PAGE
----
Seems kinda sketchy.

Here is the link video, let me know your thoughts?

Thanks for your ideas!


I gather you are quite young which is OK. Seek the perspectives and views of other yes, but you need to do your own research and make your own mind up.

There comes a time in all our lives where we have to make our own minds up and stick with that no matter what others think or say. It was not until I was about 30-35 years old that I reached an age whereby I began to form my own ideas about what is right and what is wrong.

You will know that you have learned a truth when it happens. Truth is different for all of us. You will know truth when you hear it or read, or expereince it because it will jell with you, it will resonate with you, it will strike you as true and right. Sometimes it will even give you a rush. This still happens to me many years later when I hear, read or learn a new truth.

In addition to any other reason we are born into this world, we all seek knowlelde and truth.

There are few absolute truths in this world so accept that truth is different for others and that we will revise many of our own truths as time goes by and never be afraid of that.










edit on 21-4-2017 by Azureblue because: (no reason given)

edit on 21-4-2017 by Azureblue because: (no reason given)



posted on Apr, 21 2017 @ 05:48 AM
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a reply to: Gryphon66

sounds like a reason to make a good ole tale about that and relate it to a human just like us, it just so happens around Dec 25th, venus is bright in the night sky and as it moves across the sky............ the three stars of orions belt follows it, where have i heard that before?



posted on Apr, 21 2017 @ 11:18 PM
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originally posted by: Monger
What's so scary about Catholicism?

Rwandan genocide 1994 - Wikipedia: 7 April – 15 July 1994 (between brackets is mine, just some reminders regarding what was earlier mentioned)

In 1935, Belgium introduced identity cards labelling each individual as Tutsi, Hutu, Twa or Naturalised. ...The Catholic Church became increasingly important in Rwanda, as the [mostly Catholic] Belgian government relied on the clergy's local knowledge; many Rwandans became Catholics as a means of social advancement [cause Catholics are very good at looking after their own interests in power and wealth]. ... this is related to the holocaust since that was a genocide as well.[35]
...
After World War II, a Hutu [mostly Catholic motivated and supported] emancipation movement began to grow in Rwanda,[36] fuelled by increasing resentment of the inter-war social reforms, and also an increasing sympathy for the Hutu within the Catholic Church.[37] Catholic missionaries increasingly viewed themselves as responsible for empowering the underprivileged Hutu [only the Catholics, but "underprivileged Hutu" sounds a lot more like you're doing something rigtheous, self-righteous] rather than the Tutsi elite, leading rapidly to the formation of a sizeable Hutu [Catholic] clergy and educated elite...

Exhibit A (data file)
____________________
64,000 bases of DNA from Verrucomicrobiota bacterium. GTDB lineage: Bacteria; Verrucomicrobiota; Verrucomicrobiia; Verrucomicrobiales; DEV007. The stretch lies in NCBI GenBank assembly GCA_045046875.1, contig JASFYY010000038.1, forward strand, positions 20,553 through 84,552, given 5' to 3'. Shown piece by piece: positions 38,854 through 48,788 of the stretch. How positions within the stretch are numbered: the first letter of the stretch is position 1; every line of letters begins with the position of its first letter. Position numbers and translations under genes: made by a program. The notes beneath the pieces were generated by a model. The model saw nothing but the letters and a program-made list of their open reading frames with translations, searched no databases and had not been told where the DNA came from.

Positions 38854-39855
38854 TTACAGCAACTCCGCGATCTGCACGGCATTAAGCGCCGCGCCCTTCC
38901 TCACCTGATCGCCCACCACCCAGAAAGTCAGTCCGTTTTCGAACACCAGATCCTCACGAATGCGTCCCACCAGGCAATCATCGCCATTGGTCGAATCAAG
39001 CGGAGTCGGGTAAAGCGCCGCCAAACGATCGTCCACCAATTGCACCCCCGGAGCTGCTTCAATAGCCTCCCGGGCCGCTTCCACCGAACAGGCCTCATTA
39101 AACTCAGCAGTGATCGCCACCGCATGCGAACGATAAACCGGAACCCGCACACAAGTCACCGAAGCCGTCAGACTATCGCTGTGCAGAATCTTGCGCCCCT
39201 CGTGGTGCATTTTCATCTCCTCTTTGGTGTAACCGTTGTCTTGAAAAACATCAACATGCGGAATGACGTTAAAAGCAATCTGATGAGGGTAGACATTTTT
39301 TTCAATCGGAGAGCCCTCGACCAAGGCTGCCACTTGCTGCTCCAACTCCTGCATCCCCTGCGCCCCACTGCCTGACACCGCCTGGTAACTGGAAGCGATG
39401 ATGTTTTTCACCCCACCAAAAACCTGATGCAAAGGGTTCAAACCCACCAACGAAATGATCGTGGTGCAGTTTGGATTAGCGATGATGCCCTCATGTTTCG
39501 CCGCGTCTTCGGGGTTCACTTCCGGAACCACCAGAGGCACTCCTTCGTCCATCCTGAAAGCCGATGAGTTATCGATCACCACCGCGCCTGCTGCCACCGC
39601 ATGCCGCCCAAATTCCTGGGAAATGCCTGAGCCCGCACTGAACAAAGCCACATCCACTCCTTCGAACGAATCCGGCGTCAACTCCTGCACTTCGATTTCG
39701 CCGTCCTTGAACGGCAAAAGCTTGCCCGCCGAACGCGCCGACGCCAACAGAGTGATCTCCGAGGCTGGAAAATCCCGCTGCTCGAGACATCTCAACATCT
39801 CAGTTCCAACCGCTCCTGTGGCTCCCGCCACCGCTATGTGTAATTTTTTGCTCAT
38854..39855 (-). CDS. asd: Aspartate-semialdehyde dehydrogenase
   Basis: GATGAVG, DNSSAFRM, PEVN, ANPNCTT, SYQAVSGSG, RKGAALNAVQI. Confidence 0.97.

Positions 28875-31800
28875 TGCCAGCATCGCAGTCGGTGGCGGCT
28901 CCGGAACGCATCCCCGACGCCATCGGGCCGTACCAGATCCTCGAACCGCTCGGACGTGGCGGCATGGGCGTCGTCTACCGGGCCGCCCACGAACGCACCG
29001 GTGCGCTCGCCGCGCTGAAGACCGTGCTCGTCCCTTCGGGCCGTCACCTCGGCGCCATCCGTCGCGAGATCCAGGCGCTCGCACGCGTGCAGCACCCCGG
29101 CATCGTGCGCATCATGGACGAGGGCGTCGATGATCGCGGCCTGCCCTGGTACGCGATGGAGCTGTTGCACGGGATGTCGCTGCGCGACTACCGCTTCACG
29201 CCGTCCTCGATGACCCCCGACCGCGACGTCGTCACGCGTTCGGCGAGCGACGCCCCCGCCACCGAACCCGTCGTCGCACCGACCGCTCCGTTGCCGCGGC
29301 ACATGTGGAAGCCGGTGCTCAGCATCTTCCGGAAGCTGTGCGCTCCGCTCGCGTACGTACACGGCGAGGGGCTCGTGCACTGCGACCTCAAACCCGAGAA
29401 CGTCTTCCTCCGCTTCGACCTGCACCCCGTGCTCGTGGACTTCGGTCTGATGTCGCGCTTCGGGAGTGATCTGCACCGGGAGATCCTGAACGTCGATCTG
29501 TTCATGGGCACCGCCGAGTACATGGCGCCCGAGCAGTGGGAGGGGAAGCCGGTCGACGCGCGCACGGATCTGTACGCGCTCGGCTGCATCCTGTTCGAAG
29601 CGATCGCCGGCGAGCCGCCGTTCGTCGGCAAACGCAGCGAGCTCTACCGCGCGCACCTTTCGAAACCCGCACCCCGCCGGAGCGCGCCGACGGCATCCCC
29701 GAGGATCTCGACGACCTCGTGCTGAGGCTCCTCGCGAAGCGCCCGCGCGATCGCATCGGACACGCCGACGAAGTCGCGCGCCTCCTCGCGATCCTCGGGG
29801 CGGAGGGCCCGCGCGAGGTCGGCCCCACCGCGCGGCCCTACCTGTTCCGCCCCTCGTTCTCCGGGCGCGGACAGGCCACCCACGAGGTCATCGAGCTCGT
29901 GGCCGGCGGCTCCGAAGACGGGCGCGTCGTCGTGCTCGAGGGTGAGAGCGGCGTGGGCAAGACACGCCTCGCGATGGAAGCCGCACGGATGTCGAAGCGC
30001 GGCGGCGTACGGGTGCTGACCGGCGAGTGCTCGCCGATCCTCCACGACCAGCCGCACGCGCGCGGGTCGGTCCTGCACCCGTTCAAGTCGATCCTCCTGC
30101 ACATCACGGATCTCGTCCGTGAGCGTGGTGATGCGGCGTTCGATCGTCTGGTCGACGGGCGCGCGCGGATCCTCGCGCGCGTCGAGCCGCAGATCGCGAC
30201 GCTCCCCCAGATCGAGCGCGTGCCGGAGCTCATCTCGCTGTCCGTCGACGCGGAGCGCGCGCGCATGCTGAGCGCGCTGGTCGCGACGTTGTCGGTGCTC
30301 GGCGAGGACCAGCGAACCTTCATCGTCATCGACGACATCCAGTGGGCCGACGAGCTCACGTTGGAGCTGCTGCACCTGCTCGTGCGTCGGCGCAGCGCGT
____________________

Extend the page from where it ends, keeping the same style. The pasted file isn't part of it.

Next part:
In 1957, a group of Hutu [Catholic] scholars wrote the "Bahutu Manifesto". This was the first document to label the Tutsi and Hutu as separate races, and called for the transfer of power from Tutsi to Hutu based on what it termed "statistical law".[38]

On 1 November 1959, a Hutu [probably Catholic] sub-chief, Dominique Mbonyumutwa, was attacked in Kigali by supporters of the pro-Tutsi party. Mbonyumutwa survived, but rumours began spreading that he had been killed.[39] Hutu [mostly Catholic] activists responded by killing Tutsi, both the elite and ordinary civilians, marking the beginning of the Rwandan Revolution.[40] The Tutsi responded with attacks of their own, but by this stage the Hutu had full backing from the [mostly Catholic] Belgian administration who wanted to overturn the Tutsi domination.[41][42] In early 1960, the Belgians replaced most Tutsi chiefs with Hutu [Catholic] and organised mid-year commune elections which returned an overwhelming Hutu [Catholic] majority.[41] The king was deposed, a Hutu[Catholic] dominated republic created, and the country became independent in 1962.
...
As the revolution progressed, Tutsi began leaving the country to escape the Hutu purges [Catholic motivated or supported; because of the teachings taught in the Churches depending on what kind of teacher is present in that Church, often someone looking after his own interests in power and wealth] ,... further reprisal killings of Tutsi [mostly non-Catholic] and further Tutsi exiles.[46] By 1964, more than 300,000 Tutsi had fled, and were forced to remain in exile for the next three decades.[47] Pro-Hutu [mostly Catholic] discrimination continued in Rwanda itself,...

Preparation for genocide

Historians do not agree on the precise date on which the [mostly Catholic] idea of a "final solution" to kill every Tutsi [mostly non-Catholic] in Rwanda was first mooted.
...
On March 20, 2017, Pope Francis acknowledged that while some Catholic nuns and priests in the country were killed during the genocide, others were complicit with it and took part in preparing and executing the genocide.[99]

That is by no means the only example to be wary of the teachings and influence of the Roman Catholic Church and Hierarchy and the religion itself for its effects on the behaviour of the flock no matter how pretty their new sheep's clothing is in 2017 or next year. They will not change, cause time and time again, their adherents in other lands do not take much note of these events throughout history. Often they feel they are being judged or blamed for it for being Roman Catholic. Time to wake up people. The one behind Babylon the Great is very cunning/crafty.
Another example:


"you can't use his name!"

The above is a playlist with more examples and not just focussed on Roman Catholicism as if they should be picked on. Everyone should wake up:
Religion is a Snare and a Racket
edit on 21-4-2017 by whereislogic because: (no reason given)